Bedfordshire based Zoedale Plc has been involved in a number of Anaerobic Digestion & Biogas projects and supplied ATEX approved Electric Actuators, Pneumatic Actuators, Ball Valves, Butterfly Valves and Solenoid Valves from stock. This is how the AD process works:

In the UK 15 Million tonnes of food is wasted every year with 7 Million tonnes of this coming from households. Our throw away culture and 2 for 1 offers from the big supermarkets is partly to blame but what can be done to reduce the environmental impact? Many UK Councils have introduced a food waste bin for recycling. Some of it will be composted but a large proportion will be turned to Energy in Anaerobic Digestion plants like the one pictured. By using food waste as a source of power this material is diverted from over flowing landfill sites. When food rots down in landfill it gives off Methane, a powerful greenhouse gas 25 times more potent than carbon dioxide. By capturing the Methane in Anaerobic Digestion plants and using it for energy, our need for burning fossil fuels is reduced, saving even more carbon. So it’s a very “Green” process!

The Anaerobic Digestion process is part of a biological waste treatment method used commonly in waste treatment plants around the globe. The only difference is that instead of releasing the gases in to the atmosphere, they are collected and utilised as fuel.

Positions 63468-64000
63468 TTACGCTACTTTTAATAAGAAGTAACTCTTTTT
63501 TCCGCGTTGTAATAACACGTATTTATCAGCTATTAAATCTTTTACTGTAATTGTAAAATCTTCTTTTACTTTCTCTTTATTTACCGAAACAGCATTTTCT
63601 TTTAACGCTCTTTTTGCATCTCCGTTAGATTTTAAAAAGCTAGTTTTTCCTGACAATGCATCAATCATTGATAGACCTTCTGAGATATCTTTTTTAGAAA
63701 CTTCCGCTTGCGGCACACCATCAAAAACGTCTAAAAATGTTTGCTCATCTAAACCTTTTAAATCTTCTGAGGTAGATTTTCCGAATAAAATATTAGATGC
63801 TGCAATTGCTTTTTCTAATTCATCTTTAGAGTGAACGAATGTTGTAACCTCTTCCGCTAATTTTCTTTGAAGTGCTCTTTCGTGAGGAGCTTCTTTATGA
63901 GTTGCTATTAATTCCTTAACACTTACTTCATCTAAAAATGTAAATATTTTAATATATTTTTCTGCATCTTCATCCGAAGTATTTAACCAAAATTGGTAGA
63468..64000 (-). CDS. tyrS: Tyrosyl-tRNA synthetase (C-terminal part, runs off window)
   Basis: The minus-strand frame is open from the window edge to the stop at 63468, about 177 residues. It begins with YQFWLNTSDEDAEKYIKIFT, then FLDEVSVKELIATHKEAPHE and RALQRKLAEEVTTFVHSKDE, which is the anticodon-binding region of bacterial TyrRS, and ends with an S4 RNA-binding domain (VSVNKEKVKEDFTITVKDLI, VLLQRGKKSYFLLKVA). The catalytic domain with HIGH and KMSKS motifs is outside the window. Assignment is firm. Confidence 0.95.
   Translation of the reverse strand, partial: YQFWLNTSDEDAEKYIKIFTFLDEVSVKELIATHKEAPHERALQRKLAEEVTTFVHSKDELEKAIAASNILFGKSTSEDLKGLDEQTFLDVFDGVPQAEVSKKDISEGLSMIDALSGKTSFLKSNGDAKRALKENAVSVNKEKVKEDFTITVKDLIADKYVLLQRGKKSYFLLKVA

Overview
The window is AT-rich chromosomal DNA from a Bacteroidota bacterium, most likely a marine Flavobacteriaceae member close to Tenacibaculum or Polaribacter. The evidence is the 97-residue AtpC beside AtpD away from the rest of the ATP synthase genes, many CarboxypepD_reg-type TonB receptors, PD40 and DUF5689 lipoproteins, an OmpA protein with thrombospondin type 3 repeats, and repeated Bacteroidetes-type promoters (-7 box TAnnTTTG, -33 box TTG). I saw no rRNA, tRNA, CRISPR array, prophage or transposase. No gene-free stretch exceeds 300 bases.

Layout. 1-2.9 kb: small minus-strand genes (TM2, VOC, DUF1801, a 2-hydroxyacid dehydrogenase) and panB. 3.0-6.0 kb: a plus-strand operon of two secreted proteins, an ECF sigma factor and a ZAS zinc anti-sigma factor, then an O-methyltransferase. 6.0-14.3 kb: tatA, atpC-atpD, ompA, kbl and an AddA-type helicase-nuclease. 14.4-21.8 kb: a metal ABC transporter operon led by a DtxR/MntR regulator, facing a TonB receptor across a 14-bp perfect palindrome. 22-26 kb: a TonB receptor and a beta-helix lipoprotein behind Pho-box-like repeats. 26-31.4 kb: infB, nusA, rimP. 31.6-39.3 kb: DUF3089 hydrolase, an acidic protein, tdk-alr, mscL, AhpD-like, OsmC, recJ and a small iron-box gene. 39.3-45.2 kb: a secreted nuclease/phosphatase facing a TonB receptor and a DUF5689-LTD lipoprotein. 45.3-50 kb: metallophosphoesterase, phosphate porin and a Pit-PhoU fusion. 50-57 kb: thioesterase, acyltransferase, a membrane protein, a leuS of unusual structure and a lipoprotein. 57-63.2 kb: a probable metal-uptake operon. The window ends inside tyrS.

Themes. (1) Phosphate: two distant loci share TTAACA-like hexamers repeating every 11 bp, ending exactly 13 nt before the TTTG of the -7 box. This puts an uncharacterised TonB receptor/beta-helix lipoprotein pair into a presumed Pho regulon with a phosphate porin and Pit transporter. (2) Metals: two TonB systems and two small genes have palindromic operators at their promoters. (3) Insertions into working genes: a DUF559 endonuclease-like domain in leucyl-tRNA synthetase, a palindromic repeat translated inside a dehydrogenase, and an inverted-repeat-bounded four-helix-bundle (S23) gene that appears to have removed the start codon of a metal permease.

In the biogas production system, food wastes, animal manure, liquid and solid organic wastes are fed into a digester where an anaerobic process using bacteria ferments the waste and produces Biogas. What’s left in the digester is collected as sludge that can later be returned back to farm land as a fertiliser. After the digestion process any liquid in the waste treatment plant will be rendered sufficiently harmless to the environment and safe to be discharged into the rivers.

Typically, the Biogas produced in a plant will produce:

  • Methane 60% - 70%
  • Carbon Dioxide 30% - 40%
  • Trace amounts of Hydrogen SulphideBio plant

This mixture of gas is further processed so that the Carbon Dioxide and Hydrogen sulphide gases are removed. The result is a gas consisting of mostly Methane. This is very similar to the Natural Gas we get from our North Sea Gas fields.

By using compressors in a bottling plant the gas can be stored under high pressures in cylinders or transpoted. Much of the biogas can be used for fuel in vehicles, electrical power generators and for other heating purposes.

With natural Oil and Gas reserves running low, the crisis in Ukraine / Russia and the UK’s reluctance to take advantage of Shale Gas, this method of fuel production is becoming very important in terms of Energy Security.